Questions and Answers: Robertsbridge leasehold conveyancing
Having had my offer accepted I require leasehold conveyancing in Robertsbridge. Before I get started I require certainty as to the number of years remaining on the lease.
Assuming the lease is registered - and 99.9% are in Robertsbridge - then the leasehold title will always include the basic details of the lease, namely the date; the term; and the original parties. From a conveyancing perspective such details then enable any prospective buyer and lender to confirm that any lease they are looking at is the one relevant to that title.For any other purpose, such as confirming how long the term was granted for and calculating what is left, then the register should be sufficient on it's own.
Planning to complete next month on a ground floor flat in Robertsbridge. Conveyancing solicitors have said that they will have a report out to me on Monday. Are there areas in the report that I should be focusing on?
Your report on title for your leasehold conveyancing in Robertsbridge should include some of the following:
- Details of the parties to the lease, for example these could be the leaseholder (you), head lessor, landlord
I’m about to sell my 2 bed apartment in Robertsbridge.Conveyancing solicitors are to be appointed soon but I have just had a yearly maintenance charge invoice – what should I do?
Your conveyancing lawyer is likely to suggest that you should pay the service charge as normal because all ground rent and service charges will be apportioned on completion, so you will be reimbursed by the buyer for the period running from after the completion date to the next payment date. Most management companies will not acknowledge the buyer until the service charges have been paid and are up to date so it is important for both buyer and seller for the seller to show that they are up to date. Having a clear account will assist your cause and will leave you no worse off financially.
I've recently bought a leasehold house in Robertsbridge. Do I have any liability for service charges relating to a period prior to my ownership?
Where the service charge has already been demanded from the previous owner and they have not paid you would not usually be personally liable for the arrears. Strange as it may seem, your landlord may still be able to take action to forfeit the lease. It is an essential part of leasehold conveyancing for your conveyancer to be sure to have an up to date clear service charge receipt before completion of your purchase. If you have a mortgage this is likely to be a requirement of your lender.
If you purchase part way through an accounting year you may be liable for charges not yet demanded even if they relate to a period prior to your purchase. In such circumstances your conveyancer would normally arrange for the seller to set aside some money to cover their part of the period (usually called a service charge retention).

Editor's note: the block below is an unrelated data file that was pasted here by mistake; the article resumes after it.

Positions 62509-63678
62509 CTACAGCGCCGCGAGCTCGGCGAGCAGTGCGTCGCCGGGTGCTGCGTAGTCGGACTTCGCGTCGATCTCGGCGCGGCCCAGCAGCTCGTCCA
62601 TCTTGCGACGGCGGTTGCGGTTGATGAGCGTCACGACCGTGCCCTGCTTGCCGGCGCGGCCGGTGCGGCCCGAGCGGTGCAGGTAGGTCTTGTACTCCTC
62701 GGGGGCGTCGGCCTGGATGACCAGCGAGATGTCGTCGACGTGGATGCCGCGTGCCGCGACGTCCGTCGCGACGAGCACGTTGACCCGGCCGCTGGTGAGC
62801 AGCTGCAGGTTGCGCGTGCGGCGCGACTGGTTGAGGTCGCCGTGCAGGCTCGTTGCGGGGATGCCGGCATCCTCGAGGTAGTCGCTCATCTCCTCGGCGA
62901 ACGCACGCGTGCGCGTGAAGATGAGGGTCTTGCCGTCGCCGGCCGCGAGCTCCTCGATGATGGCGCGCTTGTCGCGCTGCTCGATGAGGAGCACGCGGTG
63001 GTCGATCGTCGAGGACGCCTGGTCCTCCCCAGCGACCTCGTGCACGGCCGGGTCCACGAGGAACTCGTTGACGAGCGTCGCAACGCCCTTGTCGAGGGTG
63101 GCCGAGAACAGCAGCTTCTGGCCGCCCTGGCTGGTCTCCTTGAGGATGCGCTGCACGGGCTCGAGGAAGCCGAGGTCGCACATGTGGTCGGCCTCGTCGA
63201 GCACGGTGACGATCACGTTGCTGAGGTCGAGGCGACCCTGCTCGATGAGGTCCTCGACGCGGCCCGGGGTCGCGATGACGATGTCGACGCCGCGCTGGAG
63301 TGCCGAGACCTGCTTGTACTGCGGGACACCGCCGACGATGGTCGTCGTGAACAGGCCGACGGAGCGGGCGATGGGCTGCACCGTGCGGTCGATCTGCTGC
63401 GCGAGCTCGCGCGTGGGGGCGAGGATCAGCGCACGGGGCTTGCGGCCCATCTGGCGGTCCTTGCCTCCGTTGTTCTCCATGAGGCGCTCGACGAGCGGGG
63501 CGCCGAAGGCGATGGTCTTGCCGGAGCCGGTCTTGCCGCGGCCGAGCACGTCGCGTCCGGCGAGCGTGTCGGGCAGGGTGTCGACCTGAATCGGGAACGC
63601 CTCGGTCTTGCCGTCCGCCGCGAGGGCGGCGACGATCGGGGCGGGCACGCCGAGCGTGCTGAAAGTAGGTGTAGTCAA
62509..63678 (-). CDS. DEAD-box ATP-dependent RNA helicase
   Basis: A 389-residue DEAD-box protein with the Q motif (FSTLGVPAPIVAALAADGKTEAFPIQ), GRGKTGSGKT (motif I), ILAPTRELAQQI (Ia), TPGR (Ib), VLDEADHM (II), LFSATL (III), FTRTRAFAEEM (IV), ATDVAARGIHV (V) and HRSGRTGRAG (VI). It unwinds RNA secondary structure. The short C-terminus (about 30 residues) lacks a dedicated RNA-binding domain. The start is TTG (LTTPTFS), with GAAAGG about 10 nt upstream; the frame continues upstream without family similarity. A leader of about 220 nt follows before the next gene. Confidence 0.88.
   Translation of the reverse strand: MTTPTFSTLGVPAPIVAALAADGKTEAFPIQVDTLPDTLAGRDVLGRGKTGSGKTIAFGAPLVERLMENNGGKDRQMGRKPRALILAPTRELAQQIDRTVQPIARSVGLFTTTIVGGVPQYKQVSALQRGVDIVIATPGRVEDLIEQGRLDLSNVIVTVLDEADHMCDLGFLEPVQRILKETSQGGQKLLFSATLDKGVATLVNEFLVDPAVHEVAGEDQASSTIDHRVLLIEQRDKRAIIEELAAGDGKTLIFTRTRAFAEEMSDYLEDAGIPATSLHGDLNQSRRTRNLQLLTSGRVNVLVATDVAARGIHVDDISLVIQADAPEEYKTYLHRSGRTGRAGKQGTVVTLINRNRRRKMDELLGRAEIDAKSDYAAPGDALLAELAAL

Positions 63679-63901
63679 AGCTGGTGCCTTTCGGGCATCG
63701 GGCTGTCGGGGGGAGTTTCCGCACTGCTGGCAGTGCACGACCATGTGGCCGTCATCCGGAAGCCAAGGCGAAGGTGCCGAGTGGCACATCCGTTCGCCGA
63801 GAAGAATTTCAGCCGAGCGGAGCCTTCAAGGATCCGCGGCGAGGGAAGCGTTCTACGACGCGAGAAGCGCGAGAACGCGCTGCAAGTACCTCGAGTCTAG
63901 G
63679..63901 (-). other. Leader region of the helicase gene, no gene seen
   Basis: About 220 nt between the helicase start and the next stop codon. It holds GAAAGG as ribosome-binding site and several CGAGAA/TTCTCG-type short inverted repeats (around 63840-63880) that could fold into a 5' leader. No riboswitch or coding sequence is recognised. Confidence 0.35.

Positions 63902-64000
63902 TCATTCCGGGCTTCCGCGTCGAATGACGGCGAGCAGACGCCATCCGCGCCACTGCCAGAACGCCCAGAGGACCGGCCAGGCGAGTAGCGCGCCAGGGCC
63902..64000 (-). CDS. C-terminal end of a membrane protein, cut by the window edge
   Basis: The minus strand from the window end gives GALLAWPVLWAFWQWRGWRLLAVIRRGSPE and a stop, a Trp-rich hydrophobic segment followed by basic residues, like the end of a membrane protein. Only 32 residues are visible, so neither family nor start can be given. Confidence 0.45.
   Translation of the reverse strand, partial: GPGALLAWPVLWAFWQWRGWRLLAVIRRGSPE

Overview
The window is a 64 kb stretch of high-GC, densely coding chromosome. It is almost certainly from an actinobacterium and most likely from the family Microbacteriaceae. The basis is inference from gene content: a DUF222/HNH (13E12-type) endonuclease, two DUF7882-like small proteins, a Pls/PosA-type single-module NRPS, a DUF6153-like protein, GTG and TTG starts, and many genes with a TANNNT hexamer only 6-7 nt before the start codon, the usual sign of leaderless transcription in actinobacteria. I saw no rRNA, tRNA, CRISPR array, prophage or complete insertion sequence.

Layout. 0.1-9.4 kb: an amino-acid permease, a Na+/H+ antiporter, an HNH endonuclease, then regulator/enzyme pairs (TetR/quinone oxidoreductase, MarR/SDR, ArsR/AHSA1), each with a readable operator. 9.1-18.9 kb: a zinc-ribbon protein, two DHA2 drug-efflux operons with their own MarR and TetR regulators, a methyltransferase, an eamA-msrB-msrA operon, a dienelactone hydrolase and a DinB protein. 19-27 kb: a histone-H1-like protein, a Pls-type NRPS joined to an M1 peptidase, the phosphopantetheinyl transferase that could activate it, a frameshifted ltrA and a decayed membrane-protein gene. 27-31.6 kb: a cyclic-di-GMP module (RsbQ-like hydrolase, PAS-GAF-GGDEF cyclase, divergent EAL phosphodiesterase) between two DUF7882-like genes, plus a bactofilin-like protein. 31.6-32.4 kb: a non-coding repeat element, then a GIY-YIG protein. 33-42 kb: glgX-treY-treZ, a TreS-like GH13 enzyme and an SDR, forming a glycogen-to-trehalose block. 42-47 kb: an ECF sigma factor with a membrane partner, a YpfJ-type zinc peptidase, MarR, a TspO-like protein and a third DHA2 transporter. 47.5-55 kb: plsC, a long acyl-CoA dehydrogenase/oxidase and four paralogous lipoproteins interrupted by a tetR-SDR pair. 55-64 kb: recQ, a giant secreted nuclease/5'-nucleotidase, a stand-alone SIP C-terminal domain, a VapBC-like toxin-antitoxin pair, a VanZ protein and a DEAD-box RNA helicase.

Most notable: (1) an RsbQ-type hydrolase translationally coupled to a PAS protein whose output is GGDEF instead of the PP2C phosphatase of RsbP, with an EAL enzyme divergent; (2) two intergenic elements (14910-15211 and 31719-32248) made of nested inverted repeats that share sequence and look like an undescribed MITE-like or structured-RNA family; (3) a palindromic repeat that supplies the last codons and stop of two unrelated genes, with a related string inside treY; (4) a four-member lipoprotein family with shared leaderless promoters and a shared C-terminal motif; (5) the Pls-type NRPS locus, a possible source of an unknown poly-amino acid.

I work for a long established estate agent office in Robertsbridge where we see a few leasehold sales jeopardised due to leases having less than 80 years remaining. I have been given contradictory information from local Robertsbridge conveyancing firms. Could you shed some light as to whether the seller of a flat can instigate the lease extension process for the buyer?
As long as the seller has been the owner for at least 2 years it is possible, to serve a Section 42 notice to start the lease extension process and assign the benefit of the notice to the purchaser. This means that the buyer need not have to sit tight for 2 years for a lease extension. Both sets of lawyers will agree to form of assignment. The assignment needs to be completed prior to, or at the same time as completion of the disposal of the property.
Alternatively, it may be possible to agree the lease extension with the freeholder either before or after the sale. If you are informally negotiating there are no rules and so you cannot insist on the landlord agreeing to grant an extension or transferring the benefit of an agreement to the purchaser.
I acquired a ground floor flat in Robertsbridge, conveyancing having been completed half a dozen years ago. How much will my lease extension cost? Corresponding flats in Robertsbridge with a long lease are worth £266,000. The ground rent is £65 levied per year. The lease terminates on 21st October 2094
With only 73 years remaining on your lease we estimate the price of your lease extension to be between £8,600 and £9,800 plus plus your own and the landlord's "reasonable" professional fees.
The suggested premium range above a general guide to costs for extending a lease, but we cannot give you the actual costs in the absence of detailed due diligence. Do not use this information in a Notice of Claim or as an informal offer. There may be additional concerns that need to be taken into account and clearly you should be as accurate as possible in your negotiations. Please do not take any other action placing reliance on this information before getting professional advice.